Tuesday, February 9, 2010
Julie and Julia -- finishing and obsessing
Director: Nora Ephron, 2009.
What is it we do, or try to do, every day? Eat food! Even Jesus taught us to pray, "Give us today our daily bread" (Matt. 6:11). In America, many of us look forward to eating three meals each day. Though this aspect of life is oh-so normal and boring, Hollywood and independent film-makers make movies about food. Come to think of it, there are actually some pretty good ones: Bella, Ratatouille, and Chocolat are all in English. Perhaps the best two food films are foreign: Like Water for Chocolate and (my favorite) Babette's Feast. (Which movies would you add to this list?)
Julie and Julia is another one to add to this collection. A movie about food, it is also a movie about blogging. Blogs have appeared in movies before. Rachel McAdams plays a D.C. reporter who posts her stories to the web in State of Play. But this is the first film that is actually based on a blog! Real-life blogger Julie Powell created "The Julie/Julia Project" and turned this into her memoir. Nora Ephron based her movie of the same name on this book and also on Julia Child's biography, written by Alex Prud'Homme, "My Life in France."
We meet Julie (Amy Adams) working at a government agency in New York in 2002. Answering the phones and dealing with surviving relatives of those lost in the twin towers tragedy, her career is on-hold going nowhere. Compared to her friends who are successful VPs and real estate brokers, she is a failure. A writer with an unpublished novel, she is stuck in a job that heaps depressing woes upon her all day long. What a life! What she really enjoys is writing and eating.
Juxtaposed against Julie is Julia Child (Meryl Streep), the legend of French cooking. We see her moving to Paris in the 50s, with her diplomat husband Paul (Stanley Tucci, Kit Kittredge). While he is away at work, she tries hat-making and bridge to stifle the boredom. But to no avail.
Over a delicious dinner in a Parisian restaurant, Paul asks her, "What is it you really like to do?" Julia gives him a simple, single word answer, accompanied by a characteristic laugh, "Eat!" And so she enrolls in cordon bleu cooking classes.
Both Julie and Julia find themselves bored and lacking fulfillment. Both know what they really want to do: write and cook. Both have supportive husbands. But it will take perseverance from both to overcome the obstacles they face to achieve success.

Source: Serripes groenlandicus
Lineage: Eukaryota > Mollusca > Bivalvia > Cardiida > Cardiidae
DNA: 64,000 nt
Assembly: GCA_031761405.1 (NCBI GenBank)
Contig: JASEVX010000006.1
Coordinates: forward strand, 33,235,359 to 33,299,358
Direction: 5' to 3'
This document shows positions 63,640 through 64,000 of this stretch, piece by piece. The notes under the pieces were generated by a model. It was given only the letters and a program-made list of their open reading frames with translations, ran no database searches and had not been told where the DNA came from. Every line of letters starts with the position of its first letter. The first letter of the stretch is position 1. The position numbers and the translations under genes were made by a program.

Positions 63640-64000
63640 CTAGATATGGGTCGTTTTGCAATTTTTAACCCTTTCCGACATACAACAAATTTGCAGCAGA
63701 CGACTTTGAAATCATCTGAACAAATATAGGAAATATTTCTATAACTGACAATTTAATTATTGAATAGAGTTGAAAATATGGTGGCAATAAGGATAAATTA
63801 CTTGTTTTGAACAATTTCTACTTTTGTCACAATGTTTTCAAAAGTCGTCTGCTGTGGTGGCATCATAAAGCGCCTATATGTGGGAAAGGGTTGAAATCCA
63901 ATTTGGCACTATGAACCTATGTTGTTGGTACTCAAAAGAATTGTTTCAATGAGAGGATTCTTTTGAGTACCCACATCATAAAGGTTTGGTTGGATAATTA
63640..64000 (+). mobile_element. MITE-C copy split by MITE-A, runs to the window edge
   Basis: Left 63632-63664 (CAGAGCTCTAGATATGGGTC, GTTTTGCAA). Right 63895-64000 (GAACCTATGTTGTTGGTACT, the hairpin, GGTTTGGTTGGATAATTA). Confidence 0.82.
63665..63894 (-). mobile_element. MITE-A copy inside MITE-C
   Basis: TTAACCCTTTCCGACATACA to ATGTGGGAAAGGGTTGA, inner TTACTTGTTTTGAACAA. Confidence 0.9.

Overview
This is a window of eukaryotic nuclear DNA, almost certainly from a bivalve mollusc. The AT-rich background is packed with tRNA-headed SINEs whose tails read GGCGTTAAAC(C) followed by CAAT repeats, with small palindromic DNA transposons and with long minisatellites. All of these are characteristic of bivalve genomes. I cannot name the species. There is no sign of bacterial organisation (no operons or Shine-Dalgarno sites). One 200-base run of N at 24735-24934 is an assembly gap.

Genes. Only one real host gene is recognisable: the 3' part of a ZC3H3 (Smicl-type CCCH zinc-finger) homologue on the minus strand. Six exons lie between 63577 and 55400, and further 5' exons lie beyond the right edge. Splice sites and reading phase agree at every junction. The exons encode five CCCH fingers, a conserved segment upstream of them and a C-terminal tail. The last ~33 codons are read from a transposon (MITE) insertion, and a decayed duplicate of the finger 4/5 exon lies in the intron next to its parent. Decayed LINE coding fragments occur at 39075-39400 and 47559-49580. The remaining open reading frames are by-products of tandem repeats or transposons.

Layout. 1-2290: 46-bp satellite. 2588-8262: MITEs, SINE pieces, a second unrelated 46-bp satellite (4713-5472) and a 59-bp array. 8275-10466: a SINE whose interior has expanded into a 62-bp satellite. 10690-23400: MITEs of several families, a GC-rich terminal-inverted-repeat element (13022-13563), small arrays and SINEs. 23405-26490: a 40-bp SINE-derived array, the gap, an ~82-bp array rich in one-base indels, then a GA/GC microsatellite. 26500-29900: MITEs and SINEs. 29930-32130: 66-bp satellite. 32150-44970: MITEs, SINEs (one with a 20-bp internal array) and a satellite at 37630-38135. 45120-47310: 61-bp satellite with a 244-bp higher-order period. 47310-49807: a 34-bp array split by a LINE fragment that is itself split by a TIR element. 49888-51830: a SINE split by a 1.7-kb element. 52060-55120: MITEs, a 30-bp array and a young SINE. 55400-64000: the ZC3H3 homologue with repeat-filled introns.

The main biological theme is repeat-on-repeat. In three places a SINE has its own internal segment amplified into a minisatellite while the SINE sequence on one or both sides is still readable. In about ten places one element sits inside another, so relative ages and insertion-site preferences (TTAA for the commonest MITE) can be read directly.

When Julie comes up with the spur-of-the-moment idea to cook all 524 recipes in Julia Child's epic cook book, "Mastering the Art of French Cooking," in one year, it is her husband Eric (Chris Messina) who suggests she blog about it. After all, she wants to be a writer. But it is her mother who is her doubter. She reminds Julie that she has never finished anything in her life.
Finishing things. How easy it is to start something: a new project, a new book, a new hobby. We even make resolutions each new year. But it doesn't take long for the enthusiasm to fade once the obstacles turn up. The dazzle disappears into the daily grind. Finishing is hard. It takes determination. It takes perseverance. Having supporters, friends and relatives, around to encourage us when we get down is important, if not critical. Keeping our eyes on the prize is essential (Phil. 3:14). We get measured and remembered by the things we finish.
One of the things that makes Julie and Julia such an enjoyable dish is the acting. Meryl Streep is phenomenal as Child. With rounded shoulders and a fluted voice this 5'6" actress seems to grow in stature to inhabit the role of a 6' culinary giant. With 15 academy award nominations and two wins in her resume, she is sure to add one more for this performance. Adams holds her own as Julie. But we don't know Julie Powell, and we do know Julia. The one disappointment is that Streep and Adams never appear on screen in a scene together. The fabulous sparks they created working together in Doubt (2008) is missing here because of this.
As Julie's cooking project advances, she begins to gain readers. These followers leave comments on her blog and slowly Julie becomes obsessed with this cooking/blog project. As it takes over her life, she suffers meltdowns and marriage problems. For a moment, she has lost her perspective.
Projects and obsessions can so easily take over our lives. What starts out as a positive can become an impediment. This is true especially if we are having trouble finishing things. We crank up the persistence and get so engrossed in our determination to make it all the way to the end, we forget that there are other aspects of life to consider. Balance is needed.
As a blog writer myself I can appreciate the desire to publish another post. But when there is homework help needed for high school kids or a romantic evening with my wife, blogs should take a back-seat. Life must go on. It will not be put on hold while we complete our pet projects.
Speaking of romance, Ephron weaves some romance in along the way. This is not surprising from the rom-com director of Sleepless in Seattle. Though a head shorter than his wife, Paul Child is clearly head over heels in love with Julia. Her says to her words that Eric echoes almost half a century later to Julie: "You are the butter to my bread, you are the breath to my life." It is a pleasure to see a middle-aged couple so in love without resorting to sex and nudity.
When we find our calling, our passion, and when we are supported by a loving spouse, we have achieved success even if we don't finish that project. Sometimes it is enough to find that balance. Our blog may never become a famous book turned into a film. And that's OK.
Copyright ©2010, Martin Baggs
at 7:00 AM